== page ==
This is the first revision to OSHA’s general industry electrical standard in 25 years. Significant changes include the following; OSHA’s general industry electrical safety regulations will now:

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NECA Electrical Symbols Standard is Now CAD-Compatible

/NECA 100-2006, Standard for Symbols for Electrical Construction Drawings has just been revised and updated. This ANSI-approved standard describes graphic symbols used to represent electrical wiring and equipment on construction drawings.

NEIS are the first performance and workmanship standards for electrical construction. The new-published second edition of NECA 100 comes with a CAD CD-ROM, which is compatible with all major computerized drafting systems. This is a major functional enhancement over the original 1999 version of the publication.

Ordering information. The new NECA 100-2006 standard is available in different versions: as a paper book with CAD CD, a paper book only, or as a .PDF dowload. Prices are as follows (with NECA-member and quantity discounts available):

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Author, Author! Article by NECA Company President Featured in “Safety + Health” Magazine

William A. Koertner, Jr., president and CEO of MYR Group Inc., was a featured columnist in the February 2007 issue of Safety + Health magazine, published by the National Safety Council. His article, “Powerline Construction: Building a Culture of Safety,” describes the efforts of an industry-OSHA partnership to improve safety in the inherently hazardous business of constructing and repairing high-voltage utility power systems.

The OSHA Transmission & Distribution Strategic Partnership was formed in 2004 by NECA, IBEW, six major line construction firms, and the electric utility trade association. Its purpose is to reduce injuries and fatalities in line construction through activities such as improved training and working to build an industry-wide culture of safety.

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More Wrangling Over Paying for PPE

A bill that would require employers to pay for OSHA-mandated personal protective equipment (PPE) was introduced last month in the House. H.R. 1327 by Rep. Lucille Roybal-Allard (D-Cal) and Rep. George Miller (D-Cal).

The “Protective Equipment for America’s Workers Act” directs the Secretary of Labor to implement OSHA’s draft PPE standard within 30 days of being signed into law. The standard was first proposed in 1999 but a final rule has never been published.

Employers Oppose Union Lawsuit

The “Protective Equipment for America’s Workers Act” isn’t the first attempt to force OSHA’s hand. The AFL-CIO and the United Food and Commercial Workers filed a lawsuit earlier this year seeking to compel OSHA to issue a rulemaking that would require employers to pay for their workers’ PPE. Current OSHA regulations require the use of PPE for hazardous occupations but don’t specify who is responsible to buy it.

On March 5, the U.S. Chamber of Commerce and two industry groups filed a motion to become friends of the court opposing the unions’ lawsuit. The Chamber, the National Association of Manufacturers, and the American Trucking Associations state in their motion that OSHA “does not have the legal authority to force employers to pay for personal protective equipment” and that this issue should properly be settled by collective bargaining. NECA made a similar argument in comments filed with OSHA in October 2004; to read NECA’s comments, visit and scroll to the end.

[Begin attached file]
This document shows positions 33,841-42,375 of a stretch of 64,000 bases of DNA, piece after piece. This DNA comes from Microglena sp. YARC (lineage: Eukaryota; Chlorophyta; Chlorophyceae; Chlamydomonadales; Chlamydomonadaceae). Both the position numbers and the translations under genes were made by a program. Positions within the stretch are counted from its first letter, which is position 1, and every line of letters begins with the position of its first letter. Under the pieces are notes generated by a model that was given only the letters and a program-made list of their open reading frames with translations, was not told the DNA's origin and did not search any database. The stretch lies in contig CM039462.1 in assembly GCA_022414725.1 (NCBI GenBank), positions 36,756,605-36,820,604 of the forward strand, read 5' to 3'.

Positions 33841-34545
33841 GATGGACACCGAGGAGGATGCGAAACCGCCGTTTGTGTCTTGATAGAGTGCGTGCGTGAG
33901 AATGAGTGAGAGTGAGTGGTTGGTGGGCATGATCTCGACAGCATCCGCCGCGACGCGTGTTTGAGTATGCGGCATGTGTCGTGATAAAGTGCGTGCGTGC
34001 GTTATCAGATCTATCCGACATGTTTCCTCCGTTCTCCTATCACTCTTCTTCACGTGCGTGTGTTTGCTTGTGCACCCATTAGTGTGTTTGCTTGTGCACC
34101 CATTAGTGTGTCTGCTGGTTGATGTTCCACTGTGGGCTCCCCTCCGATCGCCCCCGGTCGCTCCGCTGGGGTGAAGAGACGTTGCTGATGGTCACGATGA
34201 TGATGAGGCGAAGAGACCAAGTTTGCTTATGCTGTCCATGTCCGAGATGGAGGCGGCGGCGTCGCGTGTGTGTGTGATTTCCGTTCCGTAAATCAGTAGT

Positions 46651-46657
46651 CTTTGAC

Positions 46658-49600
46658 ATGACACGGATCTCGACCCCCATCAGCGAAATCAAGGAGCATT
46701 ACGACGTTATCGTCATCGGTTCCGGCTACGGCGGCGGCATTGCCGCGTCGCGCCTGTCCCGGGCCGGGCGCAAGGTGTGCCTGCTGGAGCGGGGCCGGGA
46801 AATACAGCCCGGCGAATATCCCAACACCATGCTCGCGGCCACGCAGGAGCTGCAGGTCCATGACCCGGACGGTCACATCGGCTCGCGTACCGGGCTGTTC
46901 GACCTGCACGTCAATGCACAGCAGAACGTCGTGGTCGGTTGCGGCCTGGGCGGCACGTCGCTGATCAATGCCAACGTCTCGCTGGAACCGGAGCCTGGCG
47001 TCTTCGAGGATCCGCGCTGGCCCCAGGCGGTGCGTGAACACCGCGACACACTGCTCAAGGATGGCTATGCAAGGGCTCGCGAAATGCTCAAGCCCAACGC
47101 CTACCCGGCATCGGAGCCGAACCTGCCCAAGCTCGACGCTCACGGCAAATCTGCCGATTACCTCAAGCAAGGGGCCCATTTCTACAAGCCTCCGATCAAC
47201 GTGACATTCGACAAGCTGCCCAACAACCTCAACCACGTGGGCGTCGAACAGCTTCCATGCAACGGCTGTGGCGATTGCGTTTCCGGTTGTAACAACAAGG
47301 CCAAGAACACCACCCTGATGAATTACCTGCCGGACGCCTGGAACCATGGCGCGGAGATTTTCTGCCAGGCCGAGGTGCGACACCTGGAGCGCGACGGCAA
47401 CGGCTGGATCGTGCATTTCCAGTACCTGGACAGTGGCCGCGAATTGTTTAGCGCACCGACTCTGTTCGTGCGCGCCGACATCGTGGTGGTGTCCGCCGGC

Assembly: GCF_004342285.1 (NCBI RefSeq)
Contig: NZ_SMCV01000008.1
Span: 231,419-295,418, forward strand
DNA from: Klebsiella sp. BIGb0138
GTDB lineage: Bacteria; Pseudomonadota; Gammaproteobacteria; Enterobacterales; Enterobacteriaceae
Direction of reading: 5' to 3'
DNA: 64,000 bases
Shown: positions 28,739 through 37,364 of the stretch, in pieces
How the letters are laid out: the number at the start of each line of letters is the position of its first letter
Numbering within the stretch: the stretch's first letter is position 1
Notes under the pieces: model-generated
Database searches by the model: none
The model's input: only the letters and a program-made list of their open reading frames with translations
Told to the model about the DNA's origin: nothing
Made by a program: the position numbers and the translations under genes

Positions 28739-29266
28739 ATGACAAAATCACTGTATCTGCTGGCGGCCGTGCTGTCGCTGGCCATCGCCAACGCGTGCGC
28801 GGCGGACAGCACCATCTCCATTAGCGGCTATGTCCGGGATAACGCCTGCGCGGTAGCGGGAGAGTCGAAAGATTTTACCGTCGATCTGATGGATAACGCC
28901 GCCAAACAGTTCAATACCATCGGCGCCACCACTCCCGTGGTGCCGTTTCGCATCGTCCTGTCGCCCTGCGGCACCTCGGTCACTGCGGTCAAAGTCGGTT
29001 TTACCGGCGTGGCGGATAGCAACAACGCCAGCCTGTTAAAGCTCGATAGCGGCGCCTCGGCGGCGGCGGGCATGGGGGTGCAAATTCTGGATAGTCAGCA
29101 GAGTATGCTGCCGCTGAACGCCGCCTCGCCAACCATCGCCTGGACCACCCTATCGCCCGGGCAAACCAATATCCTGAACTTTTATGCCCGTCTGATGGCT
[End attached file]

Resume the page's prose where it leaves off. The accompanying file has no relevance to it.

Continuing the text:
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Expanded AFCI Use in Proposed 2008 NEC
A proposal was accepted for the 2008 edition of the National Electrical Code (NEC) that expands the use of arc-fault circuit interrupters (AFCIs) to all 15A and 20A branch circuits in new dwellings. AFCIs are intended to protect against fires caused by arcing faults. Conventional circuit breakers and fuses don’t always react to arcing faults if the magnitude of the arc current is low.

AFCIs were first introduced in the NEC in 1999 (with an effective date of January 1, 2002). Section 210.12(B) currently requires all 120-volt branch circuits that supply 15A and 20A outlets in dwelling unit bedrooms to be protected by an AFCI. The 8 to 4 vote by CMP-2 expands the AFCI requirements from branch circuits supplying sleeping rooms to all branch circuits in dwelling units. The final decision on NEC 2008 code proposals will be made at the National Fire Protection Association annual meeting in June 2007.

New Associate Standards Director for NECA
Caitlin C. Byrne has joined the National Electrical Contractors Association (NECA) as the organization’s new Associate Director of Standards. She will be responsible for managing NECA’s well-known National Electrical Installation Standards (NEIS)® program, in addition to producing safety publications and products.

“I am very excited to have the opportunity to work with a strong team like NECA,” said Byrne. “The NEIS framework is vast and interesting, and I look forward to being able to contribute to the growth of such an important program.” Caitlin was previously publications coordinator at the American College of Nurse-Midwives.

2008 National Electrical Code Fun Facts
It’s getting close now to the end of the development process to revise the 2005 National Electrical Code and turn it in to the 2008 edition. Highlights include the following:

There were 3,688 proposed revisions for the 2008 NEC. The next edition will include four new articles: